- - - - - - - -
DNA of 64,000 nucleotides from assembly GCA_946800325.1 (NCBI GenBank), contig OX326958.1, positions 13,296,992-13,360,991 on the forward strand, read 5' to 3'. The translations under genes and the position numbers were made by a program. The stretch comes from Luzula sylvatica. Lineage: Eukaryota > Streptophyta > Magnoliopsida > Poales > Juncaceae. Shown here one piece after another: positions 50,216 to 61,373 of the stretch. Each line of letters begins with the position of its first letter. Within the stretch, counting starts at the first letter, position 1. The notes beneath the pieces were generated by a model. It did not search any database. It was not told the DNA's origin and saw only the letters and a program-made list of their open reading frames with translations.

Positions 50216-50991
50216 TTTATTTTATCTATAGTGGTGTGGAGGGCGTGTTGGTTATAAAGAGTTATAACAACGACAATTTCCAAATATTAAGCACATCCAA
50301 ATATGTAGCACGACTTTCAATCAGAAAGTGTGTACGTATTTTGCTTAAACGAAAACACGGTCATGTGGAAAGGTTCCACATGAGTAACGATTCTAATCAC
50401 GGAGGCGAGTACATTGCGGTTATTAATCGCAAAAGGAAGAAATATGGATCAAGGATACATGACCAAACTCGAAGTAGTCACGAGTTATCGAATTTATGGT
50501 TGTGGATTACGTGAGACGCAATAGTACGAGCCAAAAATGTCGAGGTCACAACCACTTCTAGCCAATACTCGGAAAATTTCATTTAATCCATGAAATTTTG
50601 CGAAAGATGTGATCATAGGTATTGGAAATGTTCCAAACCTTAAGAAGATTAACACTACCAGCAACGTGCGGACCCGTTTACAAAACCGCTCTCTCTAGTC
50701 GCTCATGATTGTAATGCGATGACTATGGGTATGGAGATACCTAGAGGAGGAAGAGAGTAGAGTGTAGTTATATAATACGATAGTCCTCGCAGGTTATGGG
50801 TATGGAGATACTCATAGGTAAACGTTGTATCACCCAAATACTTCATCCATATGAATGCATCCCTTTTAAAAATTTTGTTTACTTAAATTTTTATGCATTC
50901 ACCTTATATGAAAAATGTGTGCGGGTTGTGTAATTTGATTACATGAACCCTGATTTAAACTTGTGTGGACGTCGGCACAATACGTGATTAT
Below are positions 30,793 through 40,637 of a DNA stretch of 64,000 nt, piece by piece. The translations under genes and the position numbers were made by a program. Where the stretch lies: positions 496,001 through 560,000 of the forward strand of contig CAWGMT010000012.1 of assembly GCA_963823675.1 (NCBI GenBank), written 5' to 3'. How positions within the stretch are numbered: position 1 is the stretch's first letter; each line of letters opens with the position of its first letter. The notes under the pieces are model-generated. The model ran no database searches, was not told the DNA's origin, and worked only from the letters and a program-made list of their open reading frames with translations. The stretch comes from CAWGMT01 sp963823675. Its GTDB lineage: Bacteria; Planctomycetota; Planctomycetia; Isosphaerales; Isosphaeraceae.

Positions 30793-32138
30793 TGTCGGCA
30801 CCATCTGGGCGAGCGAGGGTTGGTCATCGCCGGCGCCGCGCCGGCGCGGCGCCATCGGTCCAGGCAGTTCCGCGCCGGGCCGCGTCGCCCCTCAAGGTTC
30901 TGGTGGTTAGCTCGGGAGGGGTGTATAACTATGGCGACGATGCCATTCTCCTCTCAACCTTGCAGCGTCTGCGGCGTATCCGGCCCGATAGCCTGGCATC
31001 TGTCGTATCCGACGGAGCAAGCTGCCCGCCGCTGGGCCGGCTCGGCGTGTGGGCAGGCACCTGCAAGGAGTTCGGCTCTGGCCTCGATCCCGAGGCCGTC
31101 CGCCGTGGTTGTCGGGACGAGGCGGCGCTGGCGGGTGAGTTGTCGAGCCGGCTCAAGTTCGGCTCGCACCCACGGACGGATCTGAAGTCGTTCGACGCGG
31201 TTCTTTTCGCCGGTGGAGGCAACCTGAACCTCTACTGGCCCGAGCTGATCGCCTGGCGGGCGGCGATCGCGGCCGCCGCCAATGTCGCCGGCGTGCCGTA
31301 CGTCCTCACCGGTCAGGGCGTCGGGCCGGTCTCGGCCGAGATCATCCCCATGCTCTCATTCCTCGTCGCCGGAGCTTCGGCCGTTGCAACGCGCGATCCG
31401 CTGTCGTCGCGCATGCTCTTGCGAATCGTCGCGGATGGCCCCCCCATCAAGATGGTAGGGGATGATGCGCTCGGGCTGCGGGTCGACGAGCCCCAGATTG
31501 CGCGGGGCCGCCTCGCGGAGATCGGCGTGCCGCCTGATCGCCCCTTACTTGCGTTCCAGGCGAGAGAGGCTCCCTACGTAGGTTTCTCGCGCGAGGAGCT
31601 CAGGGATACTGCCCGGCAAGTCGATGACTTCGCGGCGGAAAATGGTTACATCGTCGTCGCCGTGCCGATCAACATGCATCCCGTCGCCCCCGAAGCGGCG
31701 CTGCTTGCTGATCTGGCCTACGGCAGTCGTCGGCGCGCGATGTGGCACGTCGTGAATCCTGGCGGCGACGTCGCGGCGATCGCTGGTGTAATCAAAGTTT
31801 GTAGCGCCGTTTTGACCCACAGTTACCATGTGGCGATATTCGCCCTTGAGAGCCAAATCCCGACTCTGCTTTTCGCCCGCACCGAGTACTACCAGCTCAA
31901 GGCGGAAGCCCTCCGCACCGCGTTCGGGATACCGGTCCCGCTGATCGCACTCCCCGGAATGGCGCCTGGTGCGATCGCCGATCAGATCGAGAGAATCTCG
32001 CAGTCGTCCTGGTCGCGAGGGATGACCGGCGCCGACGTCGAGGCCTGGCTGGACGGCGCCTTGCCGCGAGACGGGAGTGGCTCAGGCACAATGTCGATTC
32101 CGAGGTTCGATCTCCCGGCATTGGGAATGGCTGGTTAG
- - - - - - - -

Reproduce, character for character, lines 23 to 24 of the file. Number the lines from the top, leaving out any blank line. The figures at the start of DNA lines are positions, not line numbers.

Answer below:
31701 CTGCTTGCTGATCTGGCCTACGGCAGTCGTCGGCGCGCGATGTGGCACGTCGTGAATCCTGGCGGCGACGTCGCGGCGATCGCTGGTGTAATCAAAGTTT
31801 GTAGCGCCGTTTTGACCCACAGTTACCATGTGGCGATATTCGCCCTTGAGAGCCAAATCCCGACTCTGCTTTTCGCCCGCACCGAGTACTACCAGCTCAA